Statewide Training Opportunities.
Trainings available to the public across New Mexico
→ Family Weekend on Campus:
Parents, mark your calendars for this weekend. This will be an on-campus learning event for you and your child to experience VI skills in fun and engaging ways. As has become our tradition, we will be hosting a Family Weekend on Campus November 4-6th! Family Weekend on Campus is designed to be a time for families to see your child's learning environment, meet staff face-to-face that you often only get to know by phone, and learn skills and information that may help you support your child more effectively. We also strive to incorporate fun and great food into the weekend!
ATTENTION FAMILIES AROUND THE STATE!! Family Weekend will take place November 4-6th, 2016, at the NMSBVI Residential Campus. Also, we will be accepting 20 families from around the state that do not have their school-age students enrolled at NMSBVI to come visit us! Would you like a chance to receive some vision specific training that might help you teach your child better? Have you wondered what NMSBVI Residential Campus might have to offer your child? Come spend the weekend with us November 4-6th. We provide transportation from Albuquerque, meals and lodging for Saturday night for those families that want to come to this informative and fun weekend. If you have questions or would like to be one of the 20 families coming to Family Weekend, please contact Brenda Holmes at 575-439-4433 or contact Brenda Holmes via e-mail. Deadline for reservations is October19th.
The Western Regional Early Intervention Conference (WREIC) is designed to support professionals working with, and families of, children birth to five years old who are deaf/hard of hearing, blind/visually impaired, or deaf-blind. WREIC has been in place for over 30 years, making it one of the longest running, ongoing early intervention conferences in the country. For more information, please click on the links below:
Click link for Contact Information
offer a special examination to determine if a student's visual abilities can be improved. At the low vision clinic, a doctor of optometry who has received specialized training in working with children with visual impairments will measure how well the student sees things that are close and things that are distant, and will determine whether any low vision devices will help the student. If a near or distance low vision device is recommended, the student will have additional opportunity to explore using the device(s) with the guidance of members of the Low Vision Clinic Team. More information…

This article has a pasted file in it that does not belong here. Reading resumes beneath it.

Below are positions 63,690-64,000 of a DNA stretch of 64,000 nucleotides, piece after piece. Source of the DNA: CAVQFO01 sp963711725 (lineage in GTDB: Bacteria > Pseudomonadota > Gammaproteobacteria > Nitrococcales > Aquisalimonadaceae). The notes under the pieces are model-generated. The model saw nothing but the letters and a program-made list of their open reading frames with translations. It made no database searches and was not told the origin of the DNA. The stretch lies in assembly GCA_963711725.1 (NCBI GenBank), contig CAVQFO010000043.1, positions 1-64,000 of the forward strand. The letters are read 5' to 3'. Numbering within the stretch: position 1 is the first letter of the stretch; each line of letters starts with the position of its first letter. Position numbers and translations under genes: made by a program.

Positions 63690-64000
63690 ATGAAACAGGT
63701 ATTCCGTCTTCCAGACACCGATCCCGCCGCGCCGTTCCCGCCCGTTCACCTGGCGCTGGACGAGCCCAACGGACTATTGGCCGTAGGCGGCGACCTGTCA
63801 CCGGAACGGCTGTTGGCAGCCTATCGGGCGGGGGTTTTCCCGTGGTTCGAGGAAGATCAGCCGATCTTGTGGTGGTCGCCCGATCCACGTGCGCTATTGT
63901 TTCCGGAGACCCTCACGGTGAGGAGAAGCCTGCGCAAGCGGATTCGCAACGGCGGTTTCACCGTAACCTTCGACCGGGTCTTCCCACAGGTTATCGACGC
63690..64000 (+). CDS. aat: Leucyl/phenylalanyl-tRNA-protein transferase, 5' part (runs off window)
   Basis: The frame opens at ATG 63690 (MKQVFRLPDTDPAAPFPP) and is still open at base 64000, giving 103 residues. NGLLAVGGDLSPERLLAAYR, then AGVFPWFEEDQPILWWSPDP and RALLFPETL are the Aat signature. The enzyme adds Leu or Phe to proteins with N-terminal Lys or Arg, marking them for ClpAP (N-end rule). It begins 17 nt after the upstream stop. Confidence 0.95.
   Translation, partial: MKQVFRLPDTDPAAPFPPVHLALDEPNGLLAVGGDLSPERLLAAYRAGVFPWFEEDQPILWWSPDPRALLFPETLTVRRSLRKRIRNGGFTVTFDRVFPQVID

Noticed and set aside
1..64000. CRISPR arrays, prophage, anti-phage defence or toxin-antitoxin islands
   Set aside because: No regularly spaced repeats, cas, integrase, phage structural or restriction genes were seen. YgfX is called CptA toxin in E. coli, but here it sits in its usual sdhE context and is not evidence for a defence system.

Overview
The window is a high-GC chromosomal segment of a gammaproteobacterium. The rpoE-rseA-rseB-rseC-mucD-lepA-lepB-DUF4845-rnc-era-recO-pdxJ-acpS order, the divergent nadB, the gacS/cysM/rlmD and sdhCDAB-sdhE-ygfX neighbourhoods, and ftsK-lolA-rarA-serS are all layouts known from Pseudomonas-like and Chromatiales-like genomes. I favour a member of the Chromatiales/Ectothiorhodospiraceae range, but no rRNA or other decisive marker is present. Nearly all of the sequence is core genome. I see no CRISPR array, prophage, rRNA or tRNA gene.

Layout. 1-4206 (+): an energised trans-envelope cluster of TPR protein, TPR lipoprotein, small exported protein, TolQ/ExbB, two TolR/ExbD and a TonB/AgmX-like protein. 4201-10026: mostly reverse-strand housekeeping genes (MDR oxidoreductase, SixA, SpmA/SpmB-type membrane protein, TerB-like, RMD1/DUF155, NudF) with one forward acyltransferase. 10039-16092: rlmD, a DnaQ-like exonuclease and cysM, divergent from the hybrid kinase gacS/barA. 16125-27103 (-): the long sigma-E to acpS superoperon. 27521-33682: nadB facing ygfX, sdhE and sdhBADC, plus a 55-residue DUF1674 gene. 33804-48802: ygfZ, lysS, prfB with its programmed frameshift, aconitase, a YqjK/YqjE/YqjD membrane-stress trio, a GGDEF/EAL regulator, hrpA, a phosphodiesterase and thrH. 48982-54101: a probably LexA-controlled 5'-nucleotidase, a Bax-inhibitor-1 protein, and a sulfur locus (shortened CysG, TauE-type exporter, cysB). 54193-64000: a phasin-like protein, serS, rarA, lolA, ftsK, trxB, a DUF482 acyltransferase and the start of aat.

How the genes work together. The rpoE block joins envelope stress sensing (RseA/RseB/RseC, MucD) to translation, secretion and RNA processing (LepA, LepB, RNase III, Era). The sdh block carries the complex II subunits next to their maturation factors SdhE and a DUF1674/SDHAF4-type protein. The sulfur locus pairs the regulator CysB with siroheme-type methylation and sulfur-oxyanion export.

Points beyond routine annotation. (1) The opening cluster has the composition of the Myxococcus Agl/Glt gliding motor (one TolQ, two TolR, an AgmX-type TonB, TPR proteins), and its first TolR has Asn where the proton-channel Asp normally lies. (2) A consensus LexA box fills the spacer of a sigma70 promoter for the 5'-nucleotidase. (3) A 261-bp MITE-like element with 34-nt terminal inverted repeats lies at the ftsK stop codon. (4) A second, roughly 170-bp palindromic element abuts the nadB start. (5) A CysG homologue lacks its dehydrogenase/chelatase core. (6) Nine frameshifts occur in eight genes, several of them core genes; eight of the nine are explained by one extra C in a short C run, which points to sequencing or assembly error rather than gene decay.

The face of blindness is changing...ARE WE READY?
A reliable, confidential, national registry for infants and toddlers, birth to 36 months who are blind or visually impaired is currently in development. Data from this registry will be used to inform the field about the prevalence of visual impairment, identify the leading causes of visual impairment in young children; pin point areas in our states where young children with visual impairment are clustered; and provide data for medical researchers, ophthalmologists, educational research, program development, and university preparation programs.
This database will only work if, together, we commit to creating systems in our states that will help us collect this essential data. The collaboration that made this database possible includes: the American Printing House for the Blind Foundation, the International Preschool Symposium, Western Pennsylvania School for Blind Children, Perkins’ School for the Blind, The Seeing Eye, Junior Blind, American Foundation for the Blind, the New Mexico School for the Blind and Visually Impaired Foundation and the New Mexico School for the Blind (NMSBVI).
Will you join us? For more information, contact Linda Lyle, NMSBVI Superintendent via e-mail.
In the video above, NMSBVI Alamogordo Preschool Instructor, Ms. Mary Vaughn demonstrates and explains the benefits of an exercise called "Brain Gym". She performs these exercises with her students before having them do developmental tasks and activities. The results have shown an increased attention span, increased memory skills and ability to predict or expect certain outcomes, and an increased overall ability to learn and develop important motor skills. Since implementing "Brain Gym" into her daily routine students have exhibited great progress all around.
Other NMSBVI Instructors have also noticed the benefits of Brain Gym in teaching students who are blind or visually impaired. By making contact with parts of the body such as an arm or a leg, we increase the student's perioperception (sense of limbs in space) and give them an awareness of themselves and their abilities to touch and explore the world around them using those limbs.